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Changes to magnet school admissions policies will adversely affect Black students | Solomon Jones

As spaces in the city's most selective schools become even more scarce, Solomon Jones questions whether dwindling opportunities will also put children at greater risk to be victimized by gun violence.

The Masterman School in Spring Garden, which accepts roughly 3% of applicants to its high school, is one of the most selective schools in the country.
The Masterman School in Spring Garden, which accepts roughly 3% of applicants to its high school, is one of the most selective schools in the country.Read moreTOM GRALISH / Staff Photographer

Black youth in Philadelphia are under attack. How else to explain that as of this week, 84% of those killed by guns in our city were Black, and three in five were under 30 years old? But the numbers don’t tell the whole story, because gun violence begins long before shots are fired. It begins with schools that set our children up for failure, and with recent decisions on magnet schools and funding, the outlook for Black kids is getting worse.

In a city where 87% of public school students are children of color, neighborhood schools are underfunded, underresourced, and as a result, they underperform. But even as the state’s unfair school funding formula is challenged in the courts, the Philadelphia Parking Authority is trying to take back an $11.3 million contribution to the schools. So, not only is the state cheating students in a district that is mostly Black, the state-run PPA is piling on by trying to snatch back money it paid to the district almost two years ago. To make matters worse, the School District itself is making it harder for students to get into some of its best schools, and I believe this new strategy will disproportionately hurt Black children.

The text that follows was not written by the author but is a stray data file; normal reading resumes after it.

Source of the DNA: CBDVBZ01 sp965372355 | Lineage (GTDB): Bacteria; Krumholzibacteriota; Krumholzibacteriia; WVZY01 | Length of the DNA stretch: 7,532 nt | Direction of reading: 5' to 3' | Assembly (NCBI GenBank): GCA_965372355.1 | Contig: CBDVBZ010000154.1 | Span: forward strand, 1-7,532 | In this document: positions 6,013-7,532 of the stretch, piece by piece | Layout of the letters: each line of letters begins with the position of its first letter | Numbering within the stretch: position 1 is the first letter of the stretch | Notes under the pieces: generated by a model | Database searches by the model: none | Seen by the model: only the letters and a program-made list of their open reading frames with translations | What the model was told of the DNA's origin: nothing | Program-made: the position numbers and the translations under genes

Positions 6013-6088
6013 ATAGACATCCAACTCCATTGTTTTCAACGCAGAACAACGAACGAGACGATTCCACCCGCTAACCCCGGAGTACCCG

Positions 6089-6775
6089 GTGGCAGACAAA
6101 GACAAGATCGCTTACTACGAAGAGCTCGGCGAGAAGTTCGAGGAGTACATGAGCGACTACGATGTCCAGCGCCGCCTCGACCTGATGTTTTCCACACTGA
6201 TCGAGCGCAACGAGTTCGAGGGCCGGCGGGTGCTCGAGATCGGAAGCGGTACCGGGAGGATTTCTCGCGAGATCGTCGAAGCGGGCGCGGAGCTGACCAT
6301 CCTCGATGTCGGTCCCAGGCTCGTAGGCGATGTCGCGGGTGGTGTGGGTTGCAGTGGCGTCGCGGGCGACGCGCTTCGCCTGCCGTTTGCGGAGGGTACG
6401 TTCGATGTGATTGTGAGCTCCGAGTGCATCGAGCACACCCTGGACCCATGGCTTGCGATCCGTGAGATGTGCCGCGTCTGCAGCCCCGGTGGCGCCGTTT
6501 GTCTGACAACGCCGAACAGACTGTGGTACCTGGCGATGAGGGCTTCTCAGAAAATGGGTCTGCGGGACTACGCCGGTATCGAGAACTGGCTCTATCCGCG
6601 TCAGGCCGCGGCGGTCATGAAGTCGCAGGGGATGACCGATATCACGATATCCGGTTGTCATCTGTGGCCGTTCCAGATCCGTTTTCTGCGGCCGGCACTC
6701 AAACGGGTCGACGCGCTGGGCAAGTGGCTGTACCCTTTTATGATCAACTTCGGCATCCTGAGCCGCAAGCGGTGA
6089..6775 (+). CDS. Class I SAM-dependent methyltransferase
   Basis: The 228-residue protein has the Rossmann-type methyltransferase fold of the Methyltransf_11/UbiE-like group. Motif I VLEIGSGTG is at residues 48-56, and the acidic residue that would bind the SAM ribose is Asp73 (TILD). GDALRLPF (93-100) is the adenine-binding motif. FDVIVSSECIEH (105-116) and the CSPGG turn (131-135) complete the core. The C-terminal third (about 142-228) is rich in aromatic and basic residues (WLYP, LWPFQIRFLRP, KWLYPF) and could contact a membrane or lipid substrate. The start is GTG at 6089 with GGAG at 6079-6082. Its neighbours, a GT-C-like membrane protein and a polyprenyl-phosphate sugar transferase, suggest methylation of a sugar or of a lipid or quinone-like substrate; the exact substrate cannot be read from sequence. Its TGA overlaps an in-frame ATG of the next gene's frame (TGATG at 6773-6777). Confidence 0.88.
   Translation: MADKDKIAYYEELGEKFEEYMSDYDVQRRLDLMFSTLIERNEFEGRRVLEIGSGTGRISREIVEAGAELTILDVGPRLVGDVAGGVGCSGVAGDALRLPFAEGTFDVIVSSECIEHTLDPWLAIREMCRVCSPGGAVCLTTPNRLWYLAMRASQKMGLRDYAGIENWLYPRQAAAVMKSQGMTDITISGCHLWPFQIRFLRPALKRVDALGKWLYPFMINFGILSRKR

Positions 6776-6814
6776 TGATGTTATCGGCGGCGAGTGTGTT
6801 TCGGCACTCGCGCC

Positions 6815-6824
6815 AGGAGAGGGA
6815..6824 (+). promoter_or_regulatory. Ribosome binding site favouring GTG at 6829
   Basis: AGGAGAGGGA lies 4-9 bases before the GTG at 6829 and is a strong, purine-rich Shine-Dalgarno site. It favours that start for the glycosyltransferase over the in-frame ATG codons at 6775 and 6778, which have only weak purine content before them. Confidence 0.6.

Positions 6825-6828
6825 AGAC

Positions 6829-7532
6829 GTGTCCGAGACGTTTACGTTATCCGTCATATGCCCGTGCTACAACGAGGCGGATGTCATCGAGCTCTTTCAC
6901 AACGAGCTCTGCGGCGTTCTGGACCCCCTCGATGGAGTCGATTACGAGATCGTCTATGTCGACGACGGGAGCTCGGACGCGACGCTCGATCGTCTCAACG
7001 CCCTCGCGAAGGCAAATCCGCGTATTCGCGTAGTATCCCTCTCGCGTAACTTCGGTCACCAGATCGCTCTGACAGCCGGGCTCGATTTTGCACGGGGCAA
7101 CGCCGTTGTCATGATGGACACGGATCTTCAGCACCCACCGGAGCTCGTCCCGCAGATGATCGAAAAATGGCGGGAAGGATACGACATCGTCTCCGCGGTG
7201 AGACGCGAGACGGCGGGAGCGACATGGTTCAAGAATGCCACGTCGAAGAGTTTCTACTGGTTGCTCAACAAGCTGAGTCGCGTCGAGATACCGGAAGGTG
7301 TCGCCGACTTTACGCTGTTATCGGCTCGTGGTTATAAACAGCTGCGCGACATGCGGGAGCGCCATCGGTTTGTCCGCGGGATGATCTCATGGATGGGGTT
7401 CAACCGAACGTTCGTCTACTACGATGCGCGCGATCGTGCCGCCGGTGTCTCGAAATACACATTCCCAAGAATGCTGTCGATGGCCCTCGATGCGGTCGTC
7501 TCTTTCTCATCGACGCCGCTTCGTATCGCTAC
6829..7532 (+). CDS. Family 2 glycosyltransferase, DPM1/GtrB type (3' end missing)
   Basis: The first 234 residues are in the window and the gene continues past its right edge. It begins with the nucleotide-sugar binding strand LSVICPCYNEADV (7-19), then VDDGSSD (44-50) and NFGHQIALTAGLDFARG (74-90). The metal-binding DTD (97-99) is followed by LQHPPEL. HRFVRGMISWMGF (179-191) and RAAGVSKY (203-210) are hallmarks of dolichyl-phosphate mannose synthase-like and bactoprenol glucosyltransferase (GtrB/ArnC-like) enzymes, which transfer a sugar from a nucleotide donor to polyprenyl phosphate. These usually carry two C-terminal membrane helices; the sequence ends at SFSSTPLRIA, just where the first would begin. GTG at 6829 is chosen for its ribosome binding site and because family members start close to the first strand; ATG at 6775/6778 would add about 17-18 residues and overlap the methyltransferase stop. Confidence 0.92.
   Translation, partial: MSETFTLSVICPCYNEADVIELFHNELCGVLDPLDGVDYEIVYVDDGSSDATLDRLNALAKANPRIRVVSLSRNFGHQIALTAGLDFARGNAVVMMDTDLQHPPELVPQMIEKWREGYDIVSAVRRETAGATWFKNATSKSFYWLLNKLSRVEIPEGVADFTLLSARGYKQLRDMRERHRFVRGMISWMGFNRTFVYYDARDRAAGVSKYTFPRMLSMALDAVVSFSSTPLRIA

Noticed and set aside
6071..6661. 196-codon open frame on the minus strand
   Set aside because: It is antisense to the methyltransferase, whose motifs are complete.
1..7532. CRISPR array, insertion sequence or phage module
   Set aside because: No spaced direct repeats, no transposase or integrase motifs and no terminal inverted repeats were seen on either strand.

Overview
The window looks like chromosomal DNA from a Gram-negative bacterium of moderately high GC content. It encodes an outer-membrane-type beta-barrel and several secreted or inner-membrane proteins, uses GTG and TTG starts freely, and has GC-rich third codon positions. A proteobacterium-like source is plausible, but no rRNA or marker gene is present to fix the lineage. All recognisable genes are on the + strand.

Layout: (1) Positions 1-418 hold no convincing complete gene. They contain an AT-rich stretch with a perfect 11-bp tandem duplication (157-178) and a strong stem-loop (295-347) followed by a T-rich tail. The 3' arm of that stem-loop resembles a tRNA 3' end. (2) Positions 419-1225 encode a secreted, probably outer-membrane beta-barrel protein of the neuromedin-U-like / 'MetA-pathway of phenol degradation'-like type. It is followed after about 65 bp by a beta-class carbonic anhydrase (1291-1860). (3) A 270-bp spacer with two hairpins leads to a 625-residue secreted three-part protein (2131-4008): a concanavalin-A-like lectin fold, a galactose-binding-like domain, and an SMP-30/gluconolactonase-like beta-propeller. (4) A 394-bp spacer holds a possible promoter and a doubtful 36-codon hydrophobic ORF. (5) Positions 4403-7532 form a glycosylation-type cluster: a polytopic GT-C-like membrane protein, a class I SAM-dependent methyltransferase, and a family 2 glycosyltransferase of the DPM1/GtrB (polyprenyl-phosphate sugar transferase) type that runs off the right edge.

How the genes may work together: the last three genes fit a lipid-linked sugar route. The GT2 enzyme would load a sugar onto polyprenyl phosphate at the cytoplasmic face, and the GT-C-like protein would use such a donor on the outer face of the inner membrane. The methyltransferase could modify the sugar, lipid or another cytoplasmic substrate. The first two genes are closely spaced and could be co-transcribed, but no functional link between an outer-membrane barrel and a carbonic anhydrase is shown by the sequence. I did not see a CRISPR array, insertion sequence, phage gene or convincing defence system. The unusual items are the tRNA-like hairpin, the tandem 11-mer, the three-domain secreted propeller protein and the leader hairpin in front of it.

» READ MORE: PPA tells the cash-strapped Philadelphia school district to pay back $11.3 million

Under the School District’s new rules, students from certain zip codes, including some gentrifying areas like Brewerytown, will be prioritized for entrance into magnet schools. Over time, as Black residents are priced out of such neighborhoods, Black students will likely be pushed out of those schools. The School District also plans to use computers to assess writing samples as part of the admissions process, which is unfair to children who come from neighborhood schools that often don’t even have libraries. Perhaps most egregious, the new rules will cheat children in magnet middle schools out of the promise they were made — that they could attend the magnet high schools if they maintained good grades.

The School District claims it is making these changes to increase diversity, but some of the magnet schools, like Carver Engineering and Science and Science Leadership Academy at Beeber, already draw a large number of students from a range of backgrounds. Others, like Central and Masterman, are disproportionately white. These changes, along with a so-called lottery system the School District will use to determine admissions, will have the effect of whitening even the most diverse schools, and that must not be allowed. These changes will disproportionately hurt Black children by denying them educational and career opportunities. In many neighborhoods, striving toward educational achievement has proven to be a successful deterrent for young people who are vulnerable to being pushed toward a life of violent crime. Without the kind of incentives and opportunities that magnet schools provide, I’m worried that this could lead to more children ending up in the line of fire.

That’s what a 26-year-old man from North Philly said when he was asked about the link between education and gun violence during a listening session with the anti-gun violence organization I began, ManUpPHL. I am withholding his name in this column because discussing gun violence is dangerous where he comes from.

» READ MORE: Intersections of Injustice

“We all go to one school, because we C-grade or below,” he said during the listening session. “So, we got to go to that school and be around the kids that don’t want to learn nothing. So, they put us in that setting, and it’s like, ‘Give up.’ That’s basically what it is. The solution is, just stop with that. They need to get rid of feeder schools. Period. I’m talking about from ninth grade. When I found out what it was: ‘Oh, this is a feeder school. This is what we got to go to because you didn’t get your right grades.’ But I’m like, ‘Oh, I applied for Central. I applied to School of the Future. I applied to Saul. Yo, can y’all give me some help, so I can get into one of these? ... So basically, it’s like you guys want me to turn into a monster because you’re putting me around with other monsters. So, I had no option but to become that, too, to protect myself.”

At a time when my community is facing a homicide crisis unlike anything we’ve ever seen, we can’t allow this to be the reality for any more of our children. We must make our best schools available to all of them.

Therefore, the School District must halt these changes so that no more Black children are lost.